Another couple of lovely cassettes from Kjetil Brandsdal and his Drid Machine Records label in Stavanger, Norway. I’m still loving these screenprinted covers which are decorative and tactile with their tasteful (sometimes not so tasteful) flat areas of colour. From 10 December 2014.
Psudoku have their second album Planetarisk Sudoku (DMR18), the follow-up to 2011’s Space Grind. I thought this was a band but it seems to be entirely the work of one Norwegian maniac, Steinar Kittilsen (recording here as “Cpt. Roger” in true Hawkind stylee), though he is helped by guest vocalists Anders Hana and Wei Li, plus the insane saxophone hoots of Inge Breistein. What he plays is absurdly energised prog-rock inspired guitar and equally complicated and speedy drumming patterns that have a stop-start dynamic that fans of Otomo’s Ground-Zero or Altered States will truly relish…not to mention the absurd and playful synth interjections. It’s as if Rush and Todd Rundgren’s Utopia had joined forces, turned down a Napalm Death-inspired path, and picked up extra bombast-factors from one of Zappa’s later guitar players, such as Steve Vai. The aesthetic of this “Space Grind” music is to suggest an alternative reality where the music “didn’t develop from hardcore punk and thrash metal but from 70s prog from the future”. Exhausting and exhilarating stuff. My one gripe would be it doesn’t sound “cosmic” enough for me and quite often its slightly flat sound can’t transcend the four walls of the rehearsal studio. Even so, I suppose that’s preferable to drenching every track in artifical digital echo. An LP version is also available, jointly released by three American Thrash labels.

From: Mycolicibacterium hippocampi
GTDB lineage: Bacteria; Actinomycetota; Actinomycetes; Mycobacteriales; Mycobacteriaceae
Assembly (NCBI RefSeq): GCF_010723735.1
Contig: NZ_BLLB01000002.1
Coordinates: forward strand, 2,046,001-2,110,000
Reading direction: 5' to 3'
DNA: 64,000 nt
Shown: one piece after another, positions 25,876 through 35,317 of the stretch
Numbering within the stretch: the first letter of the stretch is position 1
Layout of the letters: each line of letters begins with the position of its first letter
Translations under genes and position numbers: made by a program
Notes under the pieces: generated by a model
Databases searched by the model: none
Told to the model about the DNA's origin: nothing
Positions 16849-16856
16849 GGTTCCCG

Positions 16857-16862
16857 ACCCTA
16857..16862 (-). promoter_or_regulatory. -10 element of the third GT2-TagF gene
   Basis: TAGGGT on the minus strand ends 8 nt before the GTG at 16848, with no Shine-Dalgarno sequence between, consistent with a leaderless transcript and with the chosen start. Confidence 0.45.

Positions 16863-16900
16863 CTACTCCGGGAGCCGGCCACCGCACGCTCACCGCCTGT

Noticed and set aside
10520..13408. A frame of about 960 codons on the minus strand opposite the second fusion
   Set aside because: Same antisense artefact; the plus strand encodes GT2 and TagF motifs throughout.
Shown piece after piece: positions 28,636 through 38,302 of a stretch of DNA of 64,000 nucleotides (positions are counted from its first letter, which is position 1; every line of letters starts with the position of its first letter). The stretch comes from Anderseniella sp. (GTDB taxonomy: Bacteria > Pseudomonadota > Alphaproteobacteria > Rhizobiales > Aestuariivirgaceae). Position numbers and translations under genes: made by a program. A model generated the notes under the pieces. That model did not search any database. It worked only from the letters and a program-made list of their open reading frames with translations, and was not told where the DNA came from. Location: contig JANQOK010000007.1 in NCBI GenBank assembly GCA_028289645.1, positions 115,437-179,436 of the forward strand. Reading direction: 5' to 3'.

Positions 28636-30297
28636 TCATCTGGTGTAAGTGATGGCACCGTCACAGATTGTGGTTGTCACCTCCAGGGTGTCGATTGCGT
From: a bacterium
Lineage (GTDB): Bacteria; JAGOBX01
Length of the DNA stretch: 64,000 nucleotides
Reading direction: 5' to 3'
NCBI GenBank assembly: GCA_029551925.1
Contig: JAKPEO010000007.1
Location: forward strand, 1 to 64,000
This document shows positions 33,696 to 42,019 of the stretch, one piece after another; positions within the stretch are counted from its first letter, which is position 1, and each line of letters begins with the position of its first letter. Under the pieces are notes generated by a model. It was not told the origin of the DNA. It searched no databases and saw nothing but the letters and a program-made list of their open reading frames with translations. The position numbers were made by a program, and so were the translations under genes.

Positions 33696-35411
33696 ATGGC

Ultralyd is a five-piece comprising all our fave Norwegian avant-rockers, namely Anders Hana, Frode Gjerstad, Kjetil D Brandsdal, Kjetil Møster, and Morten J. Olsen, and the Geneva 13.10.2010 tape gives us four live recordings from five years ago, recorded at L’Ecurie in the Swiss capital. They make a gorgeous psychedelic-drenched noisy racket, full of intelligent dynamics, gorgeous to listen to. Where Noxagt are edgy, dark, and vicious – lopsided street thugs in black leather brandishing razors and about to pick a fight with you – Ultralyd are more like a loose passell of freaky but benign long-haired hippy types, more inspired by nineteen types of obscure Krautrock and European prog than by The Grateful Dead, and the most aggressive thing they’ll do is spike your can of orangeade with a “tab”. The drumming is particularly inspired, never content to settle for a “normal” rock beat and instead punching the tunes home with tricky cross-rhythms and bold gaps so wide you could drive ELP’s equipment trucks through them…this is just lovely to listen to, I can’t believe they never showed up on the radar until now (though we did namecheck the band when we noted Anders Hana’s solo album, Dead Clubbing). How did I miss their 2005 album for Load Records, Chromosome Gun? 26 minutes of sheer rocking delight which I recommend to fans of King Crimson, Can, and Agitation Free.